Facebook, Instagram temporarily allowing calls for violence against Putin, Russians among some European users

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Facebook and Instagram are facing intense backlash over an explosive report that shows the two platforms are set to “temporarily” allow calls for violence against Russian soldiers and Russian President Vladimir Putin during the ongoing crisis in Ukraine. 

Reuters reported Thursday that users of the two Meta platforms “in some countries” can fuel violent rhetoric against Russians “in the context of the Ukraine invasion,” according to internal emails obtained by the news wire service. The emails specify that calls for violence against Russian soldiers were permitted since they are “used as a proxy for the Russian military.”

In emails to Meta’s content moderators, Reuters alleged the company is “also temporarily allowing some posts that call for death to Russian President Vladimir Putin or Belarusian President Alexander Lukashenko in countries including Russia, Ukraine and Poland.”

Russian President Vladimir Putin holds a video conference to address participants in a congress of the United Russia party marking the 20th anniversary of the party founding, in Moscow, Russia, Saturday, Dec. 4, 2021. (Mikhail Metzel, Sputnik, Kremlin Pool Photo via AP)
((Mikhail Metzel, Sputnik, Kremlin Pool Photo via AP)

According to Reuters’ reporting, posts calling for Putin and Lukashenko’s deaths will be allowed “unless they contain other targets or have two indicators of credibility, such as the location or method.” The posts also must be “clearly talking about the invasion of Ukraine,” per the report. 

The countries the policy reportedly applies to are Latvia, Lithuania, Estonia, Poland, Slovakia, Hungary, Romania, Russia and Ukraine.

The Facebook logo is pictured at the Facebook headquarters in Menlo Park, California.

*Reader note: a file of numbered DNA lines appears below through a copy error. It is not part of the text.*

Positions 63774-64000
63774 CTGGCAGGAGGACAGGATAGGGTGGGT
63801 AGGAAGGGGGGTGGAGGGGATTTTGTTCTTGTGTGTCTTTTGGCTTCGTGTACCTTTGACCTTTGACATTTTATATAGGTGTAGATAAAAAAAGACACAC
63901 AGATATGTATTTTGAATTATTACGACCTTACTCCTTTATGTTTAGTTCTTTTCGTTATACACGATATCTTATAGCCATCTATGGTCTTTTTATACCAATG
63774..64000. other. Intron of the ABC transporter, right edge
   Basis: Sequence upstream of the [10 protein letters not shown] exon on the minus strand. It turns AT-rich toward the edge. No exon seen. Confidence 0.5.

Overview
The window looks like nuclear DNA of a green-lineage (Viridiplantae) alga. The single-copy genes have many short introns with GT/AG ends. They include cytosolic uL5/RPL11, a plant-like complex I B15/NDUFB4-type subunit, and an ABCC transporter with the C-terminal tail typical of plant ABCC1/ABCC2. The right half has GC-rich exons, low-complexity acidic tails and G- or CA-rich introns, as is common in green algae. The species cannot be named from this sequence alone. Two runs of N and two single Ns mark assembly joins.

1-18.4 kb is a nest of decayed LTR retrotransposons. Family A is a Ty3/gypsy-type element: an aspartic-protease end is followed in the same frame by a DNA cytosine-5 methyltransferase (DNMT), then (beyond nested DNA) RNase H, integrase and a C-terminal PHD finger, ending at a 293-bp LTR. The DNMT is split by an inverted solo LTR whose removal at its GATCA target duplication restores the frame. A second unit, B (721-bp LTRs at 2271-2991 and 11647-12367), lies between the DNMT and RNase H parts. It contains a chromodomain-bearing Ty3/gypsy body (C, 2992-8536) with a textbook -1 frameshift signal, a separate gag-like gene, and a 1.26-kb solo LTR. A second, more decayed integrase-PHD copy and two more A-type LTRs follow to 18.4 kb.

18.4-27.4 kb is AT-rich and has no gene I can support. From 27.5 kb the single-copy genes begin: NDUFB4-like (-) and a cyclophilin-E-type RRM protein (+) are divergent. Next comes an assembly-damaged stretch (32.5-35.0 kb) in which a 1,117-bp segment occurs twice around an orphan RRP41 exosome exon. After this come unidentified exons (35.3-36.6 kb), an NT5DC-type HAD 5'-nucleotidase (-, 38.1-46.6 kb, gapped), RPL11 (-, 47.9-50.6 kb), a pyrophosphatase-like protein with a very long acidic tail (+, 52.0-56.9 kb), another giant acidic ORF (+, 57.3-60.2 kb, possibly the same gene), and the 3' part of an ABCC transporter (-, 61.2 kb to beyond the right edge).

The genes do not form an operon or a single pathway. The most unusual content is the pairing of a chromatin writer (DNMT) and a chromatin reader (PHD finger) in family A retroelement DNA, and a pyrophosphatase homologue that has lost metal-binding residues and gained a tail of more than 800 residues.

(Reuters)

Meta’s temporary policy shift faced swift backlash on social media. 

“What the actual f— is wrong with the world?” Tablet Magazine’s Noam Blum reacted. 

“from the makers of ‘your daughter’s body image issues’ comes ‘hate speech hall pass,’” New York Post’s Brooke Rogers tweeted.

“Yet Donald Trump is still banned,” Newsweek opinion editor Josh Hammer pointed out.

“If you’re willing to adjust your principles in a crisis, they weren’t really principles,” The Nation columnist Jeet Heer tweeted.

“Change ‘Russians’ to ‘Republicans’ and you have a headline you’re likely to read during the 2024 presidential election campaign,” The Federalist CEO Sean Davis warned. 

A spokesperson for Meta told Fox News Digital, “As a result of the Russian invasion of Ukraine we have temporarily made allowances for forms of political expression that would normally violate our rules like violence speech such as ‘death to the Russian invaders.’ We still won’t allow credible calls for violence against Russian civilians.”

Facebook’s “Violence and Incitement” policy states, “While we understand that people commonly express disdain or disagreement by threatening or calling for violence in non-serious ways, we remove language that incites or facilitates serious violence. We remove content, disable accounts and work with law enforcement when we believe there is a genuine risk of physical harm or direct threats to public safety. We also try to consider the language and context in order to distinguish casual statements from content that constitutes a credible threat to public or personal safety.”

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